Friday 15 November 2019

A good slice of a handsome Pi

Film of the week: The Life of Pi. Director: Ang Lee Stars: Surak Sharma, Irrfan Khan, Tabu, Adil Hussain, Gerard Depardieu, Rafe Spall

Paul Whitington

Paul Whitington

Scripts for a possible film adaptation of Yann Martel's The Life of Pi have been knocking around since the early 2000s.

Ang Lee was the fourth director to consider taking the project on, and must have thought long and hard before doing so.

This is because The Life of Pi's ethereal appeal could easily have been lost during the long and messy transition from page to screen, and in many senses Lee has succeeded in doing it justice.

He's certainly created a breathtakingly handsome film.

A struggling Canadian novelist (Rafe Spall) seeks out an Indian man called Pi Patel (Ifran Khan) who tells him his remarkable story.

Born in the idyllic coastal city of Pondicherry in the mid-1950s, Pi was raised in a zoo his parents ran, and developed a passionate interest in religion, not just in Hinduism but also Catholicism and the Muslim doctrines.

But his growing faith is severely tested when his parents decide to leave India for a new and more promising life in America.

Not entirely rationally in my opinion, they bring with them their menagerie of beasts, which they've arranged to sell to a zoo.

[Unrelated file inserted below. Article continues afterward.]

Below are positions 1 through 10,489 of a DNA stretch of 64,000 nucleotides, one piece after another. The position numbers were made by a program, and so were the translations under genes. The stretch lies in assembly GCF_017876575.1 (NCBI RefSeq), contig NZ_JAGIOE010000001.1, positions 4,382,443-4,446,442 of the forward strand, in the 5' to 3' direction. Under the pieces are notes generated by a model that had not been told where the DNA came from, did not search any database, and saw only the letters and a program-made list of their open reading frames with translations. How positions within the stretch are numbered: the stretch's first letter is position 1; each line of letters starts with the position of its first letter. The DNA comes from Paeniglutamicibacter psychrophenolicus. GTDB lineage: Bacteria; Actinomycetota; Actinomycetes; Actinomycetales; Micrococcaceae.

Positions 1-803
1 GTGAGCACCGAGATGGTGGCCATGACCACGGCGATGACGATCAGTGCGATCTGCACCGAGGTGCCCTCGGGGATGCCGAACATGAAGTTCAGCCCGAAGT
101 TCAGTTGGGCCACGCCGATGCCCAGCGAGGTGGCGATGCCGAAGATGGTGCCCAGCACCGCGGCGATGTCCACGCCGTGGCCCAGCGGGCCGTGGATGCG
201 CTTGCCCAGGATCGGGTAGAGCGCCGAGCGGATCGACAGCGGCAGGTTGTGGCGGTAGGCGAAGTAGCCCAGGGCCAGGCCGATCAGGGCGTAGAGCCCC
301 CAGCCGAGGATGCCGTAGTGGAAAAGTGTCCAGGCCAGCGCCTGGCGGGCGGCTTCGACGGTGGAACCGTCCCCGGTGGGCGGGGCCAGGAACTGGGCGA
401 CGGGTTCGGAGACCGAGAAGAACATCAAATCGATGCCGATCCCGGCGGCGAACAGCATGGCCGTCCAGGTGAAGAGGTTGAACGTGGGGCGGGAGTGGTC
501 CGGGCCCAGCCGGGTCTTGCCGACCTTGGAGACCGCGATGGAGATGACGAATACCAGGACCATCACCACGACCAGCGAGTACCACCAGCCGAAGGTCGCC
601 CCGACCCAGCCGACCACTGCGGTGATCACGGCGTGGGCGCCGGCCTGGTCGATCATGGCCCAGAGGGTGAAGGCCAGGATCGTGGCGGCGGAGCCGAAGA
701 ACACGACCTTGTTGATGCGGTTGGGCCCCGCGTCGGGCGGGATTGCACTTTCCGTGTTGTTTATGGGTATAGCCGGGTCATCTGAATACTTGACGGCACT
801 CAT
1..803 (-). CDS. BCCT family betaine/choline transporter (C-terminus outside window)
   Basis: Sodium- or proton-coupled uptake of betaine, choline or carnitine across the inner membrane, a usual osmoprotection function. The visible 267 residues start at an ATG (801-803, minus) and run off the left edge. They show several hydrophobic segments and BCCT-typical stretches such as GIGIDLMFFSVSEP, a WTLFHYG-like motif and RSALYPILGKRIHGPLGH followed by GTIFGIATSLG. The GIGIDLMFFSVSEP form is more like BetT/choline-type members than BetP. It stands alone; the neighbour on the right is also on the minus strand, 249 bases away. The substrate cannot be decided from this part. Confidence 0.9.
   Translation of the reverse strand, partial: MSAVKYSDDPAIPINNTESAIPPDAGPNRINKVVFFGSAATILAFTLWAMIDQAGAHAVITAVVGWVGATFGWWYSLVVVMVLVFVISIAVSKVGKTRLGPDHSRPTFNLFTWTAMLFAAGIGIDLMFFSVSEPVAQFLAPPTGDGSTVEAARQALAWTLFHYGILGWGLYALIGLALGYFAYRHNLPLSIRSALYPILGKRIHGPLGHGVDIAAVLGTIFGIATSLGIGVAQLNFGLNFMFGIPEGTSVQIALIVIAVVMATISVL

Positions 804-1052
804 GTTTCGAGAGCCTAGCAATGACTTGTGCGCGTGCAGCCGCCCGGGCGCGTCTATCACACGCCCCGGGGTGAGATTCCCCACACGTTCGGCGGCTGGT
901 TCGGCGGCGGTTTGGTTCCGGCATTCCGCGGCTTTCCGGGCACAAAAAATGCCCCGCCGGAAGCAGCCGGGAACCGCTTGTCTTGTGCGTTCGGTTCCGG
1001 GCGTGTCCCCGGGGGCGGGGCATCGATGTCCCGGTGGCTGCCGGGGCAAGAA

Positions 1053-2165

But midway through their boat trip they hit a ferocious storm and all on board are lost, apart from Pi.

When he comes to on a storm-tossed lifeboat, he has for company an orangutan, a brutal hyena, a wounded zebra and a very large Bengal tiger.

Nature has a way of neatly resolving these awkward scenarios, and soon it's just Pi and the tiger, glowering at each other from opposite ends of the boat.

In order to survive they must reach an accommodation, which Pi manages using resourcefulness, imagination and wit.

For me, this film is at its best and wittiest early on, when describing Pi's childhood.

Once that boat sinks, the film's landscape both shrinks and grows, becoming an elemental battle in the middle of the wide and pitiless Pacific.

The animals, and especially that tiger, are brilliantly digitally created, and as Pi struggles to survive we're treated to a succession of staggeringly beautiful images.

How much it all means though, is exceedingly debatable, and I'm not sure if it's aimed at adults or children or has tumbled between two stools.

Make no mistake about it, The Life of Pi is very nice to look at, but is about as substantial as an ice cream wafer, and vanishes quickly from the mind like a half-remembered rainstorm.

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